Transcript: Gary Cohn on tax reform and Charlottesville (FT)
“I have come under enormous pressure both to resign and to remain in my current position. As a patriotic American, I am reluctant to leave my post as director of the National Economic Council because I feel a duty to fulfil my commitment to work on behalf of the American people. But I also feel compelled to voice my distress over the events of the last two weeks. Citizens standing up for equality and freedom can never be equated with white supremacists, neo-Nazis, and the KKK. I believe this administration can and must do better in consistently and unequivocally condemning these groups and do everything we can to heal the deep divisions that exist in our communities. As a Jewish American, I will not allow neo-Nazis ranting “Jews will not replace us” to cause this Jew to leave his job.”
SoftBank’s $100bn Vision Fund needs Wall St trader to come good (FT)
Rajeev Misra liked to puff cigars at Deutsche Bank. Subordinates would have to remove smoke detectors from the ceilings. In these heady days before the financial crisis, Mr Misra, as head of fixed income, recruited traders such as Greg Lippmann, later played by Ryan Gosling in The Big Short. They made gigantic bets. Losses of $100m piled up in one book in 2006, enough for those responsible to be fired at any other institution, but they were kept around and made much bigger profits. Today Mr Misra, 55, is leading a very different enterprise with a similar disregard for norms.
Younger, Cheaper, Smaller, Smarter: Meet the New Breed of Quants (II)
A growing number of entrepreneurs schooled in AI see a model ripe for disruption. After all, they have no legacy business to protect. Experts anticipate that these entrepreneurs, armed with computers taught to do the work of expensive and moody humans, will first make inroads with a lower-cost product covering the most efficient parts of the market. Large-cap equities managers, watch out.
Jackson Hole Dark Side Stab (Macro Tourist)
If there was to be a surprise at today’s Jackson Hole symposium, I doubt it would be that either Draghi or Yellen tries to get out ahead of this dovishness by signaling even easier policy. No, a surprise will most likely look like a Central Bank chief that attempts to put policy back on the previous tighter path. Most likely they will both duck and try to not disrupt the markets. But there is a better chance than the market is anticipating that one of them (or maybe both of them) surprises with a hawkish statement. SEE ALSO: Jackson Hole Bingo
Rapper Cancels Shows After Saying He Didn’t Need Eclipse Glasses (HuffPo)
“Am I crazy for watching the eclipse today [with] no glasses?” Joey Bada$$ tweeted on Monday. “I’ve sungazed before and afterwards saw colors for a whole day. I didn’t die tho (sic).” He went on to argue, “This ain’t the first solar eclipse and I’m pretty sure our ancestors ain’t have no fancy eyewear. Also pretty sure they ain’t all go blind.” Fast forward to Tuesday, and the hip-hop artist announced the cancellations of shows in Cleveland, Chicago and Toronto “due to unforeseen circumstances.”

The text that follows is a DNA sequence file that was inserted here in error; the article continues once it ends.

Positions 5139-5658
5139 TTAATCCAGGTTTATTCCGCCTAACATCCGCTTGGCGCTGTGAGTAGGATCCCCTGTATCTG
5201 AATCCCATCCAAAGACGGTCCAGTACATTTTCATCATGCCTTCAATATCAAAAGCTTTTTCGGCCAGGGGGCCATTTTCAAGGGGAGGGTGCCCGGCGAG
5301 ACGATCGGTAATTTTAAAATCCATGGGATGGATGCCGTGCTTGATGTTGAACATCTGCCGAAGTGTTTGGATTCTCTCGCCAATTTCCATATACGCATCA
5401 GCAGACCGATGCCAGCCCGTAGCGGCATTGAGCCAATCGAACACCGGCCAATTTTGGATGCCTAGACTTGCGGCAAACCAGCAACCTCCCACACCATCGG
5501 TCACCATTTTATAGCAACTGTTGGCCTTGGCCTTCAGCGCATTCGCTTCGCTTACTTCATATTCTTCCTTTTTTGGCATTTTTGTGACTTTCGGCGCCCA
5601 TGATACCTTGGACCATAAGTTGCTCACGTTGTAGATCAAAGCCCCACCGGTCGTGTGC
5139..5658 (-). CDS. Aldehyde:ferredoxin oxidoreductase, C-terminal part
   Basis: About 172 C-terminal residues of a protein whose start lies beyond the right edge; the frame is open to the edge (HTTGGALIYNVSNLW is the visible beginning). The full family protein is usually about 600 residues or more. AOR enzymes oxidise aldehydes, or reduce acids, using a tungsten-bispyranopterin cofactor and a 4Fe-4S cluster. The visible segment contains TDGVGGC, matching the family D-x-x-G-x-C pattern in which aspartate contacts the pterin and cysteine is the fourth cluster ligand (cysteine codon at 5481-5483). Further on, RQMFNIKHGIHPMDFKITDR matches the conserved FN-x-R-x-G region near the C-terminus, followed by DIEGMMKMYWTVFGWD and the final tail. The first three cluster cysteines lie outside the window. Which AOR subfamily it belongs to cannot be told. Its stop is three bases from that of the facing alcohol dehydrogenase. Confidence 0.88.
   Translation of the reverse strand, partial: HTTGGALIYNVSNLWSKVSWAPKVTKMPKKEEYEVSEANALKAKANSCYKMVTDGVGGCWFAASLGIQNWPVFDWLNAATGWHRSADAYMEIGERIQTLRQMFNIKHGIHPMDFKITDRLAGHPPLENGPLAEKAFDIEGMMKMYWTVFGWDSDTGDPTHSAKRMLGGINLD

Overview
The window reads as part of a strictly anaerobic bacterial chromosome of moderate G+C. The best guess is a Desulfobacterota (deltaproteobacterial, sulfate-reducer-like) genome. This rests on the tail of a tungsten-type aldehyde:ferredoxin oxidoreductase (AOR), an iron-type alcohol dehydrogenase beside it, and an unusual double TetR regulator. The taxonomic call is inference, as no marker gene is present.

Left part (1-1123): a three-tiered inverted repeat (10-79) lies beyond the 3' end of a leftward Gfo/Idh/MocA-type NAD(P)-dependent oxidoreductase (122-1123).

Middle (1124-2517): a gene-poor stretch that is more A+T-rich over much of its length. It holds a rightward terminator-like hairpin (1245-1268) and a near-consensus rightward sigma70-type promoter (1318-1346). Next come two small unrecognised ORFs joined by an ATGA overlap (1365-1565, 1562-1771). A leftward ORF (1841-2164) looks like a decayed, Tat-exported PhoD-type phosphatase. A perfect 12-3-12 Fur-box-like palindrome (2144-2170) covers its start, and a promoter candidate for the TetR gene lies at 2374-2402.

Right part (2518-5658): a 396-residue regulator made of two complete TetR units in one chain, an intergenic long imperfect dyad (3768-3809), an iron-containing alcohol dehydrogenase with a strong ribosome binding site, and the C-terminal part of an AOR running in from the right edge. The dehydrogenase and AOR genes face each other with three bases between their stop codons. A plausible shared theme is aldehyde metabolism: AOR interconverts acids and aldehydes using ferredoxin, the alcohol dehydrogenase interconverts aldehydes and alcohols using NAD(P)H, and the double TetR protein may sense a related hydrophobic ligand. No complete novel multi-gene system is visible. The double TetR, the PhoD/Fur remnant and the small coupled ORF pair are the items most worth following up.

The Bitcoin Sovereign Wealth Fund (Gadfly)
A proposal by Estonia's agency in charge of "e-residency" applications (more on this later) has suggested raising money by selling "estcoins" to the public.The wealth could then be managed via a public-private partnership; a chunk might be poured into venture capital to support domestic start-ups. Holders of estcoins would have a stake in the fund and a say in how it is run. The tokens might then become a viable currency, so the thinking goes, paying for goods and services in a euro-zone country.
Valeant’s Latest Litigation Threat Could Be Especially Costly (BBG)
By invoking the RICO law in New Jersey, the location of Valeant’s U.S. headquarters, Lord Abbett could seek a penalty three times as large as the losses it allegedly sustained from the decline in Valeant’s share price. Federal securities laws don’t allow investors to invoke national RICO laws in comparable shareholder suits.
Two Bankers Indicted in Libor-Manipulation Case (WSJ)
The U.S. Justice Department accused Danielle Sindzingre and Muriel Bescond of instructing their subordinates to submit inaccurately low figures that were then used to calculate Libor, according to Thursday’s indictment in U.S. District Court in Brooklyn. The actions, which are alleged to have happened between May 2010 and October 2011, caused more than $170 million in harm to global financial markets because the false information affected transactions tied to Libor, according to the indictment.
Vanguard Group is America's new landlord (Philly.com)
Securities and Exchange Commission reports compiled by Bloomberg show that the company’s mutual funds and exchange-traded funds are now the leading owners of real estate investment trusts (REITs), the tax-protected investor funds that own many of the nation’s offices, shopping centers, apartments, hotels, warehouses, and data and storage centers.
There’s a world championship for Excel spreadsheets (AP)
Dumoulin was a bit taken aback when he saw how seriously the international competitors approached the tournament. No American has won the Excel competition in 16 years, though they have won on other Microsoft Office products including Word and PowerPoint. “Some of the foreign countries, they’ve been training for hours and hours and hours on end,” he said. “When you first meet the international students, everyone’s friendly, but when they find out you’re competing against them in the same category, they get this fire in their eyes.”